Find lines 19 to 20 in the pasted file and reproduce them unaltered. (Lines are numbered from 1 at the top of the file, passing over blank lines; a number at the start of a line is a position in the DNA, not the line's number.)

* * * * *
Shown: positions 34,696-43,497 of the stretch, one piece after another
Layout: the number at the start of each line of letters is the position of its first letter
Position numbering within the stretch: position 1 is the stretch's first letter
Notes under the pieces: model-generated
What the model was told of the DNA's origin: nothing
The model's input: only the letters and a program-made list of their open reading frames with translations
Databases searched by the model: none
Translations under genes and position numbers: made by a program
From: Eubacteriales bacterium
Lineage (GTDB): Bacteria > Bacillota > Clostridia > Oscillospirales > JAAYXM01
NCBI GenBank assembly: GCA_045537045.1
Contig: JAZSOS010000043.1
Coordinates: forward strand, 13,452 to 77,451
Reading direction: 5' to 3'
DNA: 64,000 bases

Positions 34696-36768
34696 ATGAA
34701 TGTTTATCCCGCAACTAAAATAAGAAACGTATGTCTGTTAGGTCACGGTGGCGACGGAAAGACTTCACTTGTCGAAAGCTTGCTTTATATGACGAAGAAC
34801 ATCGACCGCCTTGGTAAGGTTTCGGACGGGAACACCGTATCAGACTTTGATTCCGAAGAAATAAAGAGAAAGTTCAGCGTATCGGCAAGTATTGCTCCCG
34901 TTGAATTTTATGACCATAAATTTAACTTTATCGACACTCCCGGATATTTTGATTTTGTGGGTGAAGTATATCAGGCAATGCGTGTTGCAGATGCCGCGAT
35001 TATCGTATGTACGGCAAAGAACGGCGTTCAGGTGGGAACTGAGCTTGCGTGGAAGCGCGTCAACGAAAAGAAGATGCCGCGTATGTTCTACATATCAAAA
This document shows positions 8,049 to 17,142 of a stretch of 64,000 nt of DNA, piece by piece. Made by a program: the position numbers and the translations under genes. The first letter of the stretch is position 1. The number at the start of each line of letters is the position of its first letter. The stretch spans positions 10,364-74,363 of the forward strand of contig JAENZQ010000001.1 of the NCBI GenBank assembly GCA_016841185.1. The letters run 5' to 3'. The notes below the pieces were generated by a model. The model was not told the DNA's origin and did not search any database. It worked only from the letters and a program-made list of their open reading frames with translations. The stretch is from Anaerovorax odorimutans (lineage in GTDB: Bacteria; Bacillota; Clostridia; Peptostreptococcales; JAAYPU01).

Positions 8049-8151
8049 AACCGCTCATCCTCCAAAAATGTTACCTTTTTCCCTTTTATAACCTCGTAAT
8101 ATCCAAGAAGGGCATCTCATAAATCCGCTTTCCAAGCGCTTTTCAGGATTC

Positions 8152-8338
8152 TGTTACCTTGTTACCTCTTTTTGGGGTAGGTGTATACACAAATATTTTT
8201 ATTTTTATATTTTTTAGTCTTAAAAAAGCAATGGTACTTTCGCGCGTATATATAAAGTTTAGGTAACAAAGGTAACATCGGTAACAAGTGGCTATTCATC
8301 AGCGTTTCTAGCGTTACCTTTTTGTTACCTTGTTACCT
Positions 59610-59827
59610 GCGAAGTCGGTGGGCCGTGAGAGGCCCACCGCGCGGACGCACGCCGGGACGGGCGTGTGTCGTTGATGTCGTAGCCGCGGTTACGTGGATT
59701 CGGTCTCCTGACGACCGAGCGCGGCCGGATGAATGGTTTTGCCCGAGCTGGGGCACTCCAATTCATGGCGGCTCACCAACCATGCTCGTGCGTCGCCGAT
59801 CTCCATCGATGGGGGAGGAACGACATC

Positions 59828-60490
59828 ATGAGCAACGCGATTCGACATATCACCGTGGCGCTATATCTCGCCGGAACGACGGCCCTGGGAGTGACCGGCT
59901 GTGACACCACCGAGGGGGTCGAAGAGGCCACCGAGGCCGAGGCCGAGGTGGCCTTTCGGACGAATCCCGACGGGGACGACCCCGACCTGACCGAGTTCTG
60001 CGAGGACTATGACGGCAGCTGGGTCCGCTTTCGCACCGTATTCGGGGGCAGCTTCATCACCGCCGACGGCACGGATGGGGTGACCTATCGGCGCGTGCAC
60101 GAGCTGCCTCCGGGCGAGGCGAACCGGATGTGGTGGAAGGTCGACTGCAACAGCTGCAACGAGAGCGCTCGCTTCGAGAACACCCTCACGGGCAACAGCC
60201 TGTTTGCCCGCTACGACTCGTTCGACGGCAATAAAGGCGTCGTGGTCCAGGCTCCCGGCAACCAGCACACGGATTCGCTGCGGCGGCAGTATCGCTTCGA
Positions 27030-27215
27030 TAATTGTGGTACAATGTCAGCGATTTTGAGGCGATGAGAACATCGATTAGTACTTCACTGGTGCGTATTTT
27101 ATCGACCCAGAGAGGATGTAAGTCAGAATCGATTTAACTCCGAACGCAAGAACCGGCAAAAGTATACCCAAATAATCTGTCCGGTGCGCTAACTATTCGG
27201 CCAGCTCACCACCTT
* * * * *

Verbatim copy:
34801 ATCGACCGCCTTGGTAAGGTTTCGGACGGGAACACCGTATCAGACTTTGATTCCGAAGAAATAAAGAGAAAGTTCAGCGTATCGGCAAGTATTGCTCCCG
34901 TTGAATTTTATGACCATAAATTTAACTTTATCGACACTCCCGGATATTTTGATTTTGTGGGTGAAGTATATCAGGCAATGCGTGTTGCAGATGCCGCGAT